Wall vents and why they matter!

While worrying about wall vents may seem overly picky to some – it’s the small details that make a big difference.

When I say wall vents, I am referring to the exterior wall mounted vent hoods that are the exhaust point to the outdoors for things like dryers, bathroom fans, HRV’s. They can also serve as intake hoods for equipment like an HRV. Typical ones seen on most homes looks something like this:

Typical exterior hooded wall vent
Typical plastic wall vent with flaps

Unfortunately, most of these products are not built to last. They are normally the least expensive and most readily available. They are poorly designed and constructed of very light gauge steel, or worse, flimsy plastic. The louvers break, they warp in high heat, crack in extreme cold, allow back-drafting, and seal poorly against the elements. They are a common source of water leaks. The service life of these hoods is not long. When they fail and need to be replaced, it’s a fairly intense procedure as stucco, siding, trim etc are typically caulked/sealed to them. Often stucco or siding repair will be required as a result of replacing.

Over the years, I’ve found a couple of great alternatives, but none as great as the one pictured below (made by a Canadian company called ventilation maximum). A client of mine actually brought these to my attention, and I am grateful!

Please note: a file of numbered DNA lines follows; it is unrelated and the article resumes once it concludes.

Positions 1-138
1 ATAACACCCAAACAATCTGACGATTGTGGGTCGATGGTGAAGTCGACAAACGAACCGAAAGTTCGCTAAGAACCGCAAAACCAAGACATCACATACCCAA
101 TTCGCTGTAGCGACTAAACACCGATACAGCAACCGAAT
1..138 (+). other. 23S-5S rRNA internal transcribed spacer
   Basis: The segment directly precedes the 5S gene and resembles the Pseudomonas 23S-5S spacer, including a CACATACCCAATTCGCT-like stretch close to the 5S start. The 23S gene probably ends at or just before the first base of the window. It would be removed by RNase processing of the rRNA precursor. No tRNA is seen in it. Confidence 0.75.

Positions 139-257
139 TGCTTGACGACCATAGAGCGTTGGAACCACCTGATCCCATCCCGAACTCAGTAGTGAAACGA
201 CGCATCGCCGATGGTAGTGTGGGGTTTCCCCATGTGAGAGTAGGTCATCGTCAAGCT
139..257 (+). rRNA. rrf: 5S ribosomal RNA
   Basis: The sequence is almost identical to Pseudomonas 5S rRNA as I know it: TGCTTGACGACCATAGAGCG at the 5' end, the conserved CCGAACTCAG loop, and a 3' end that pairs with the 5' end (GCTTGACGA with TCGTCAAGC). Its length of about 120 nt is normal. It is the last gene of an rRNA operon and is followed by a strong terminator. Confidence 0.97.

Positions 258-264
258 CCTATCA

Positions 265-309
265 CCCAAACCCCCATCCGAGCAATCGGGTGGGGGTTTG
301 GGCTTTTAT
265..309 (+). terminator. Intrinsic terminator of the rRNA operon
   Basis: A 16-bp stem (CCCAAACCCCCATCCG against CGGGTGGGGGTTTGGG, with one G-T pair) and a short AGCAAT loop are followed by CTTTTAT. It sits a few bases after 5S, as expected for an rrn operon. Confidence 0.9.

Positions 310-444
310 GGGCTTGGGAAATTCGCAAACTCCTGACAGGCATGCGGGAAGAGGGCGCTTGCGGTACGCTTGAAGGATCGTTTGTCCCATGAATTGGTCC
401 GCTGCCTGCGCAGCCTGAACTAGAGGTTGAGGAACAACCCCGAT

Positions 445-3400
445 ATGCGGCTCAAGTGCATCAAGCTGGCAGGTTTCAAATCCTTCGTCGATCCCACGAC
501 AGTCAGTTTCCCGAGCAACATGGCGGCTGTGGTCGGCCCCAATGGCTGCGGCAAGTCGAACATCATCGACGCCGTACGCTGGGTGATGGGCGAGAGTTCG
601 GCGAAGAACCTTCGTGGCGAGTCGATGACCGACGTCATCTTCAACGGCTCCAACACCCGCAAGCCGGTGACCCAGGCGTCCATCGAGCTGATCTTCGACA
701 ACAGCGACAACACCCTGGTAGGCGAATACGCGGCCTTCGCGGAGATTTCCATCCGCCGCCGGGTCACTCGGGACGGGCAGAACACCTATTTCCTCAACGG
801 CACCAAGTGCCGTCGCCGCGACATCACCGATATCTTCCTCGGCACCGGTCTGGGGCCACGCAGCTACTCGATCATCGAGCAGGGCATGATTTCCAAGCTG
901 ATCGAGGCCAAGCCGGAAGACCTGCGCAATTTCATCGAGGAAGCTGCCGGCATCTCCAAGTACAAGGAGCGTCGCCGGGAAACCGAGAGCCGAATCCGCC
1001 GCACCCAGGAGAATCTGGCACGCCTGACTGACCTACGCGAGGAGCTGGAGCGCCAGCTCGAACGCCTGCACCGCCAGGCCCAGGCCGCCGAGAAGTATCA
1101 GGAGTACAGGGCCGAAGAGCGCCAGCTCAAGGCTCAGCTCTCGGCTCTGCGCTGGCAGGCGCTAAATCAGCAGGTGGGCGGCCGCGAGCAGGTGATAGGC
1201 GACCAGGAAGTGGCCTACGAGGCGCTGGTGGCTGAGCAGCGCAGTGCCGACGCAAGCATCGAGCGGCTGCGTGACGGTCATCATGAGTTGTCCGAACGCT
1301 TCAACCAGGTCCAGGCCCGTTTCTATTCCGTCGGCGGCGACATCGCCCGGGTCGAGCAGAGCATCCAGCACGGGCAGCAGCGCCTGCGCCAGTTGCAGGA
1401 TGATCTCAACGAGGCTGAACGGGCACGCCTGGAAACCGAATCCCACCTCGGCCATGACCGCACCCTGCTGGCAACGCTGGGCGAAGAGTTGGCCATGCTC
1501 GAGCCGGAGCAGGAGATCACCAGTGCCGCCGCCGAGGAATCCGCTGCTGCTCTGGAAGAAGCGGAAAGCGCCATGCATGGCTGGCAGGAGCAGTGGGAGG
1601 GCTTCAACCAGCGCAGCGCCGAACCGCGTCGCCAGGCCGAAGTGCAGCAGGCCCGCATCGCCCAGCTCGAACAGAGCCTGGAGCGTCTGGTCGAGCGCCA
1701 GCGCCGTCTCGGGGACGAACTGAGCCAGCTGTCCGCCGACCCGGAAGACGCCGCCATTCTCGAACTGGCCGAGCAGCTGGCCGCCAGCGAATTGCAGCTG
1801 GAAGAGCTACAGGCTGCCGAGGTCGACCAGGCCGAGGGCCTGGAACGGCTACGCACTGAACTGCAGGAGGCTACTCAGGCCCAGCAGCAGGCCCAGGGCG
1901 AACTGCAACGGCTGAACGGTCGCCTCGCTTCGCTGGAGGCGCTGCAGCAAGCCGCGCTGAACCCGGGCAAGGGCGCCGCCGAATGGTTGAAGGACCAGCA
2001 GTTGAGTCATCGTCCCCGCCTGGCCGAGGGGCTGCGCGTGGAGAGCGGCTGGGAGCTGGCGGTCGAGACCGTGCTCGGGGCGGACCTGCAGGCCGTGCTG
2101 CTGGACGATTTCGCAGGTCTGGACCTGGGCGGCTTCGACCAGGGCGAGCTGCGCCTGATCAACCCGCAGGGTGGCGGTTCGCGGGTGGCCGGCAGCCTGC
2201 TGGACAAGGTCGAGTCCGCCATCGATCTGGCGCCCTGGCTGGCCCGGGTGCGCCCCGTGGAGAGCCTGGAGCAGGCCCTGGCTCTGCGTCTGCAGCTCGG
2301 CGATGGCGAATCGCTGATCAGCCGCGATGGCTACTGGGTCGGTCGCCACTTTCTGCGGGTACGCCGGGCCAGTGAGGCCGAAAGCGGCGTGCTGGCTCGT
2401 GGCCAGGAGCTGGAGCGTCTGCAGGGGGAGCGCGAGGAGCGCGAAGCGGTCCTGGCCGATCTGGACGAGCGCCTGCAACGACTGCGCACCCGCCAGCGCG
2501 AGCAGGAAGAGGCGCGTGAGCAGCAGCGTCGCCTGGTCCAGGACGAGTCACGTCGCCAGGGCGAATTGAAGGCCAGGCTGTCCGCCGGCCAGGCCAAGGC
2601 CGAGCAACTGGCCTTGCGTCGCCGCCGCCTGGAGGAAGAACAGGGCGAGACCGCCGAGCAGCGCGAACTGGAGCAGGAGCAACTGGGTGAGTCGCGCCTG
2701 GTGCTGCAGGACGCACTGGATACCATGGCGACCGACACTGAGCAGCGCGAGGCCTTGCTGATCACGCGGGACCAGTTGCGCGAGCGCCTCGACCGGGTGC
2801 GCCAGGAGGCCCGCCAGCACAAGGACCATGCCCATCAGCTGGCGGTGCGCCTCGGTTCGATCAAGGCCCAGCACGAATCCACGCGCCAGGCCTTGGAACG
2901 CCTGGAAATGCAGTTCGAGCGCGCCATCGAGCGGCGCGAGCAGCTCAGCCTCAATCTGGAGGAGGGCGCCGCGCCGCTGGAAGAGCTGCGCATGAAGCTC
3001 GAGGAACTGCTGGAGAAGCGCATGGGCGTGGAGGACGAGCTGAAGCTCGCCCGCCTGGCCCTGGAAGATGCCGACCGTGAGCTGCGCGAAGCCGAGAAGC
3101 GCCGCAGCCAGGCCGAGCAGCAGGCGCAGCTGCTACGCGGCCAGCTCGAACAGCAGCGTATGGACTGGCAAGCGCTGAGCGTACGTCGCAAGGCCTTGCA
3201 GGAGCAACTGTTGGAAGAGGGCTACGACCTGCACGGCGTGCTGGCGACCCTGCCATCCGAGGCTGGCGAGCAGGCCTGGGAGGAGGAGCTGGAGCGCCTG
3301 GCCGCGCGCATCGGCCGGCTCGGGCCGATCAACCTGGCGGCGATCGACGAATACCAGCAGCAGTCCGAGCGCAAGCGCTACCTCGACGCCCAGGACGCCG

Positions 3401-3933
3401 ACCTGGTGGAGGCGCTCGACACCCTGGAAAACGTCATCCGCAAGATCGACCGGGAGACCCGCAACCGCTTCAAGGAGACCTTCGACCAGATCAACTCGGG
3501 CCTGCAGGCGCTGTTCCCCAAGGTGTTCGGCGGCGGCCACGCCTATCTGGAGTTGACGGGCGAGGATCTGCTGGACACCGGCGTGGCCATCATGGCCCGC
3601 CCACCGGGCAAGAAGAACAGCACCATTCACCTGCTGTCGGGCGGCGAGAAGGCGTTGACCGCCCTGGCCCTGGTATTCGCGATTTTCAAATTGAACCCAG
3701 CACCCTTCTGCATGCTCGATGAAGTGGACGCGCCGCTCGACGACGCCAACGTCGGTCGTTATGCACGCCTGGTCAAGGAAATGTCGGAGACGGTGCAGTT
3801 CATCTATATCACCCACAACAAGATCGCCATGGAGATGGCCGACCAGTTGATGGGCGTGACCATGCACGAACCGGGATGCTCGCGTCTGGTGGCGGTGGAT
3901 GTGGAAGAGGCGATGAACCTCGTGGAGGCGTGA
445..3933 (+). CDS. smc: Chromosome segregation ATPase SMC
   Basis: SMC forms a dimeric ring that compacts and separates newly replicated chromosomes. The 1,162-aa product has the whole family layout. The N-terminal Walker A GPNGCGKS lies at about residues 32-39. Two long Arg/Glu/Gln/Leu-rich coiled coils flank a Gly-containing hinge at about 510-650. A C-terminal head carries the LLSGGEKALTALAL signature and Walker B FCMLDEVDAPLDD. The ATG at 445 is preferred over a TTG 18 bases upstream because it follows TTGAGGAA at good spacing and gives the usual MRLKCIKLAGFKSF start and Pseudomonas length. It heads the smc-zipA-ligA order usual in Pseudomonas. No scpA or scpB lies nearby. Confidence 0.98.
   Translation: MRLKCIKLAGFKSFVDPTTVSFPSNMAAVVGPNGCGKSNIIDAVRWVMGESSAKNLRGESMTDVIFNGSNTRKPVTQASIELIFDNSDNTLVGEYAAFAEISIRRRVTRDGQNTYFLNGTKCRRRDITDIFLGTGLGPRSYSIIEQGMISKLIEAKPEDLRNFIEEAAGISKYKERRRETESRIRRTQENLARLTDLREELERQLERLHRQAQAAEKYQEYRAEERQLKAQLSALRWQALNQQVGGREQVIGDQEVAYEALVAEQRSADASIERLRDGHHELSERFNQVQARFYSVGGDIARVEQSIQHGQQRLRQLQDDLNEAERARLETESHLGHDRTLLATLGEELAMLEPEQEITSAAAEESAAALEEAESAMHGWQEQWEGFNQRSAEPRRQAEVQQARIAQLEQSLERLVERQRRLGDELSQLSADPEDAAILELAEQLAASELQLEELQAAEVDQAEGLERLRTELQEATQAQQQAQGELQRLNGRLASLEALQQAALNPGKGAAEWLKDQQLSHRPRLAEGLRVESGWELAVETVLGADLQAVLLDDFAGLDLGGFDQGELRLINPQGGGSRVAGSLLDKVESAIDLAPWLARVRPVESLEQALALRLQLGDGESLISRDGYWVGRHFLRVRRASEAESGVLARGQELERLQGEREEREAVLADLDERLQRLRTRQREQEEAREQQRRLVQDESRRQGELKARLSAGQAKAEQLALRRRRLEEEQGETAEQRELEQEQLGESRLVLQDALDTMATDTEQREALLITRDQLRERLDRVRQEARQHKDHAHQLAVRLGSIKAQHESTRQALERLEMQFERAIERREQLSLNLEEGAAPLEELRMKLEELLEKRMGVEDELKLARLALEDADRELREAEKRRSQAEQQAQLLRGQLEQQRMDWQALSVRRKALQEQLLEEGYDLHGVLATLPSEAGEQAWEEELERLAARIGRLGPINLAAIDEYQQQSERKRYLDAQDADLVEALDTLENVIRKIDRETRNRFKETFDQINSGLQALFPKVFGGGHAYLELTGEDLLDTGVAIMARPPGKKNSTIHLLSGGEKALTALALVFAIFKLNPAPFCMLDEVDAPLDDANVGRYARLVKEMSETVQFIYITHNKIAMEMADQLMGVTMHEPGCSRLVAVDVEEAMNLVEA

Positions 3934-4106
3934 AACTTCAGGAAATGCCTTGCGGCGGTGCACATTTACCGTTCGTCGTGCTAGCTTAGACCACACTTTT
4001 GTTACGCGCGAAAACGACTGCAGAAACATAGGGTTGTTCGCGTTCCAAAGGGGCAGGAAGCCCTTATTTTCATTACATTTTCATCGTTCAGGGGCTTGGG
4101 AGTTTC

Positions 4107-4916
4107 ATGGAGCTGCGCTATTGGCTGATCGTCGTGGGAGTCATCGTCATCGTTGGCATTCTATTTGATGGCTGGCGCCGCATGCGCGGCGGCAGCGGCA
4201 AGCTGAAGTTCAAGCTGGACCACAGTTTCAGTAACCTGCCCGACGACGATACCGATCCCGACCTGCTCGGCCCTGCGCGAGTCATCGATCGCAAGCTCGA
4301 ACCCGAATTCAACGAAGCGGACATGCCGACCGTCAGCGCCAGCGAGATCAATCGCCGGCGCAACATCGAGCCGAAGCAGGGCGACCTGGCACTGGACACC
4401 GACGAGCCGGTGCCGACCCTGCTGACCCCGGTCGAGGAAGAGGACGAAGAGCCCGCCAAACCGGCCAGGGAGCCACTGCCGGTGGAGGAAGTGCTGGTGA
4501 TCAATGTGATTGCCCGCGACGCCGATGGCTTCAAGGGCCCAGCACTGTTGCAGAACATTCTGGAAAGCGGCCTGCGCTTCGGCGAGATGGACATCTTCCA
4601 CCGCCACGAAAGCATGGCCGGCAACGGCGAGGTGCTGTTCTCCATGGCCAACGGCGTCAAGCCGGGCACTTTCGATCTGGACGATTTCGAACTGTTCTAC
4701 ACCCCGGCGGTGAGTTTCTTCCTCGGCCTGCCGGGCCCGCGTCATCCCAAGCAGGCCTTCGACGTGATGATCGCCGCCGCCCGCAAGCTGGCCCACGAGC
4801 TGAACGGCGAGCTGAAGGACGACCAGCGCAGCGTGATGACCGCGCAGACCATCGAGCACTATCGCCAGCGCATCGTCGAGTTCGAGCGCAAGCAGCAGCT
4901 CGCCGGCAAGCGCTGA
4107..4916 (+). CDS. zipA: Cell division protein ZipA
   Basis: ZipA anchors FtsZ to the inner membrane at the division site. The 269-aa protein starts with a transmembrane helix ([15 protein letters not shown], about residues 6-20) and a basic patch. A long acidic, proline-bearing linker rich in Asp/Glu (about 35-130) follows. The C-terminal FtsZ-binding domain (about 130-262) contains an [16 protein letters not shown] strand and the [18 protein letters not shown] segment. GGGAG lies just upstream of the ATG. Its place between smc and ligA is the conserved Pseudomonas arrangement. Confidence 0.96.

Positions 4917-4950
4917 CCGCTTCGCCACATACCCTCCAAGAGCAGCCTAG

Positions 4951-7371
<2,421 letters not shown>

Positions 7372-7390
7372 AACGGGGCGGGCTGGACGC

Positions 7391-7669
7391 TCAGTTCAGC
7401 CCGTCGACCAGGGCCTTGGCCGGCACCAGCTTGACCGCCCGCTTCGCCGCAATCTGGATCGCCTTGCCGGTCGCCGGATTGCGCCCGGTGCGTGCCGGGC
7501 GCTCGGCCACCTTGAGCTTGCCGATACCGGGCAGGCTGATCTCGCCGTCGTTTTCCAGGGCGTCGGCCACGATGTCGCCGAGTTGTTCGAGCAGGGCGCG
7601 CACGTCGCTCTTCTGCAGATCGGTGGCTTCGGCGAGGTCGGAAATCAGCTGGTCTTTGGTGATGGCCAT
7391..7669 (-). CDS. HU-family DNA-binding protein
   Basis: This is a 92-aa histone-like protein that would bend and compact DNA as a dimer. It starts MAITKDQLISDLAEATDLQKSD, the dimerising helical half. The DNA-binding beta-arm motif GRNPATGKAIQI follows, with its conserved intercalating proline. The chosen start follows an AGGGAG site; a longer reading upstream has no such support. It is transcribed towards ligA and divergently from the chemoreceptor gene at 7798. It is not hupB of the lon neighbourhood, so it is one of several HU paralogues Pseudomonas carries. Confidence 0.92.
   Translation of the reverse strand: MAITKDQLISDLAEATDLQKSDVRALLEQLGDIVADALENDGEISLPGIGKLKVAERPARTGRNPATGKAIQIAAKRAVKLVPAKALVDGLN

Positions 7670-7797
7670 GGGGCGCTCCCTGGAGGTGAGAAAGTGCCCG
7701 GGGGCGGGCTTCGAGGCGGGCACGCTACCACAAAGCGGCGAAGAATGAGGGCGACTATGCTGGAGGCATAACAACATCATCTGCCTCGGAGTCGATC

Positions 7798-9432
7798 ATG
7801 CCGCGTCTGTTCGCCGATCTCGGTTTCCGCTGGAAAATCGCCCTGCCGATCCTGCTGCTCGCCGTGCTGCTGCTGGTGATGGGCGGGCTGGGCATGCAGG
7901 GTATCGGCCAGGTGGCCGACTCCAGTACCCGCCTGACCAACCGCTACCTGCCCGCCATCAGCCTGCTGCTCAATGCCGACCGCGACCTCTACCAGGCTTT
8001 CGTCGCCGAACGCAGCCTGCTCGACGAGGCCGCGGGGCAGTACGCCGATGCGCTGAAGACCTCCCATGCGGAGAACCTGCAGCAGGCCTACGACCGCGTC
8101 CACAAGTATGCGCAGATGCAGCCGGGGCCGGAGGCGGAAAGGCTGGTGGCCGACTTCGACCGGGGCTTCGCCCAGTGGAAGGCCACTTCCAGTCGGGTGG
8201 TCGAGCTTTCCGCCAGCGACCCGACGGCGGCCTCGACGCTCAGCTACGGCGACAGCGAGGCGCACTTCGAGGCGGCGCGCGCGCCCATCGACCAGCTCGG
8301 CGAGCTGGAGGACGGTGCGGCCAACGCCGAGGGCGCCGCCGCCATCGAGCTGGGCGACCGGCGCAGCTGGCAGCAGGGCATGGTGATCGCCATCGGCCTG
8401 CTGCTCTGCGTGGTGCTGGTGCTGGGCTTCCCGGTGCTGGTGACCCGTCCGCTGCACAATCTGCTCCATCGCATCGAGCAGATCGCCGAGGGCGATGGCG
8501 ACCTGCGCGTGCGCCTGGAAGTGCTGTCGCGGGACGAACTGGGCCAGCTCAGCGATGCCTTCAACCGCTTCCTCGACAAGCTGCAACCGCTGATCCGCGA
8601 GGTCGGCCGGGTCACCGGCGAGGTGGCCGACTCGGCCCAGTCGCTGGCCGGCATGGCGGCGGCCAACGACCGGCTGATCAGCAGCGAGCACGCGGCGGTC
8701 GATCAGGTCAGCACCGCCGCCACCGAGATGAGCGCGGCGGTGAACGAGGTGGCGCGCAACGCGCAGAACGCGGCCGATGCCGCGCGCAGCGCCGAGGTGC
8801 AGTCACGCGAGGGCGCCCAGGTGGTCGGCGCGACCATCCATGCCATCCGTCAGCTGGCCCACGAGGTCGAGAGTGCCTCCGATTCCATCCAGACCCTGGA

Macanta’s preferred exterior wall vent

Available in a number of different sizes and configurations, these hoods are built to last. They are constructed with a heavy gauge rigid steel. Powder coated for durability and a pleasing aesthetic. Most importantly, they are flanged to allow for integration with the house wrap, built with a stand off to allow for a wide array of finishing thicknesses, come with a heavy duty well sealing damper, protected against pests with a heavy steel cage, and perhaps the coolest thing of all- they are designed in such a way to eliminate backdrafts.

Yes – I get overly excited about a wall vent, but they make a huge difference, and they are most certainly worth the upgraded cost which would be measured in the low hundreds for the typical number of them required on an average sized home.